In tribute to classic doo-wop and boogie woogie piano

By Bruce Sylvester

A stalwart label in preserving Chicago’s bygone jazz, blues and R&B, the Windy City’s Delmark has just put back in print Chop Chop Boom,” a 24-song comp listed as by The Dandeliers And Other Great Groups On States. It seems that States was a subsidiary of the black-owned United label, which Delmark bought in 1975. The imprint’s biggest success, The Dandeliers’ jiving “Chop Chop Boom,” made number 14 on Billboard’s R&B chart in 1955 – a time of nonsense-word song titles (“Tweedle Dee,” “Bop-Ting-A-Ling,” “Sh-Boom”) among black groups making new inroads in white young-teen markets.

Goldmine’s long-time R&B expert Robert Pruter’s fine notes point out that United/States owner Leonard Allen didn’t mind at all when his cross-town buddy Art Talmadge at Mercury Records had his white Crew Cuts cover “Chop Chop Boom.” After all, Allen owned the song’s publishing rights so he made money on every Crew Cuts single sold.

The CD’s audio is quite good as we delve into worthy but forgotten mid-‘50s doo-wop and falsetto-ballad acts The Strollers, The Drakes, The Palms and The Five Chances. There’s also The Hornets (with tenor Johnny Moore, who later joined The Drifters). An ardent collector once paid $18,000 for their jumping single “Lonesome Baby”/”I Can’t Believe.” The CD provides us with those songs at a substantially lower cost.

Eight tracks remained unissued until this disc. Of the remaining sixteen, “Chop Chop Boom” is the only one that broke Billboard’s R&B top 40. By now, I’ve heard enough obscure ‘50s R&B to know that lack of chart performance doesn’t necessarily reflect on a song’s caliber.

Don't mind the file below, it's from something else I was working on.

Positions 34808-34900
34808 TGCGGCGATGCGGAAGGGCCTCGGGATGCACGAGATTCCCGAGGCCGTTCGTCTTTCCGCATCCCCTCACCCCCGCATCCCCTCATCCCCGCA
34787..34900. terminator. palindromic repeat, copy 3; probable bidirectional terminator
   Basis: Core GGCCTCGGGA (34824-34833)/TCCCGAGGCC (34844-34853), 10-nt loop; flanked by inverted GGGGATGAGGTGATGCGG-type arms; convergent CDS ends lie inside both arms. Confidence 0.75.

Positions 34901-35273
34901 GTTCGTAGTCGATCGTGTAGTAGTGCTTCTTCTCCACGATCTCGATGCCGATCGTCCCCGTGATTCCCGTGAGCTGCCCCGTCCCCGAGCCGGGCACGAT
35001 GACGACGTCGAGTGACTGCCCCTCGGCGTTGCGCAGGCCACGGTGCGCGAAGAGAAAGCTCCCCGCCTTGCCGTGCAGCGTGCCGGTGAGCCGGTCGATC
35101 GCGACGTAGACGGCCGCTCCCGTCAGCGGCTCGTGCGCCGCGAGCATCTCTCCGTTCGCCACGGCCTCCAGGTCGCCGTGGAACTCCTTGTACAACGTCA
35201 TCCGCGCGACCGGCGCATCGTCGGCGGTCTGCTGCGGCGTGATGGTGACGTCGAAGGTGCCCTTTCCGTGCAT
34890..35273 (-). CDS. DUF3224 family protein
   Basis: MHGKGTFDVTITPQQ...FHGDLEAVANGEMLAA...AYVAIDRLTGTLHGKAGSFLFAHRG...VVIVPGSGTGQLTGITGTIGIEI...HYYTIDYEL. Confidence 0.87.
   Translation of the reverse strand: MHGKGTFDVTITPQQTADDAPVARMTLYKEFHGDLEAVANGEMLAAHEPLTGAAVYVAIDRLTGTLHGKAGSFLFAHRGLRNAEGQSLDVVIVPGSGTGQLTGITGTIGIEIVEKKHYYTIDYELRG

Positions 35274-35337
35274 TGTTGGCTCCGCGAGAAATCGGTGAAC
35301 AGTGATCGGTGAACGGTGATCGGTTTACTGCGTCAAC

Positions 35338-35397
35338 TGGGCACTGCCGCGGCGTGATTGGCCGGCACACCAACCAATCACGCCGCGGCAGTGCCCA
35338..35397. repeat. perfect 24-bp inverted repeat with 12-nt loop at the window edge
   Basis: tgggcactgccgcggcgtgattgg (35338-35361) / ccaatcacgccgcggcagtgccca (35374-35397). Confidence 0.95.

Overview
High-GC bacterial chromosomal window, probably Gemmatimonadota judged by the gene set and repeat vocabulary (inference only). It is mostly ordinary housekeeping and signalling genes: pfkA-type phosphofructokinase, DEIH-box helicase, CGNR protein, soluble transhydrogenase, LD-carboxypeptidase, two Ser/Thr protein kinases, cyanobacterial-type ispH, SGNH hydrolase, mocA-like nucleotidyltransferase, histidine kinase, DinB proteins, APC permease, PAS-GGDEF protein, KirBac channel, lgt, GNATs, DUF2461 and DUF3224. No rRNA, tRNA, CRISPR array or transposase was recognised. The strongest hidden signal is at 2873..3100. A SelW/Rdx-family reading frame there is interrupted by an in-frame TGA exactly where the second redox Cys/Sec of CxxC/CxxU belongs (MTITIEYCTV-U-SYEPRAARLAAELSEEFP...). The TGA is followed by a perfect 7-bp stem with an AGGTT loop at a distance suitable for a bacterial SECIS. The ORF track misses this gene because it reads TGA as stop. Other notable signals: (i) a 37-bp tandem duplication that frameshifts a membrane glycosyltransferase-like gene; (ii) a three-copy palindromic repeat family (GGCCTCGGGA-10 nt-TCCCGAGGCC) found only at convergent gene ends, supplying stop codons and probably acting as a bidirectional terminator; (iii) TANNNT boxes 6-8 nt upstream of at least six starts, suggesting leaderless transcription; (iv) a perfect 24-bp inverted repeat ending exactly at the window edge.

By the way, Delmark (www.delmark.com) has also recently put out Boogie Woogie Kings,” continuing its reissue series of tracks once on Euphonic, another small label Delmark has purchased.  Though the audio is nowhere near as clean as Chop’s, we do get classic pianists Albert Ammons, Pete Johnson and Meade Lux Lewis (who form a triumvirate on “Boogie Woogie Prayer”), as well as ivory men Henry Brown and “Crippled” Clarence Lofton.  Label owner Bob Koester’s notes call Speckled Red’s “The Dozens” the great grandfather of rap. These hard-core piano boogie tracks were recorded in 1938 and 1939 in Chicago except for Brown’s (1960) and Speckled Red’s (1955 and 1971), which are from Saint Louis.



For related items that you may enjoy in our Goldmine store:
• A great resource for record collecting is Goldmine’s “Standard Catalog of American Records, 1950-1975, 6th Edition,” in large paperback and DVD
• Check out an informative read in “The Everything® Rock & Blues Piano Book with CD, Master riffs, licks, and blues styles from New Orleans to New York City”
• If you are into ’50s music, then check out Goldmine’s “Fabulous Fifties with Elvis & Friends” on CD

About Bruce Sylvester

Bruce Sylvester is a regular contributor to Goldmine magazine.

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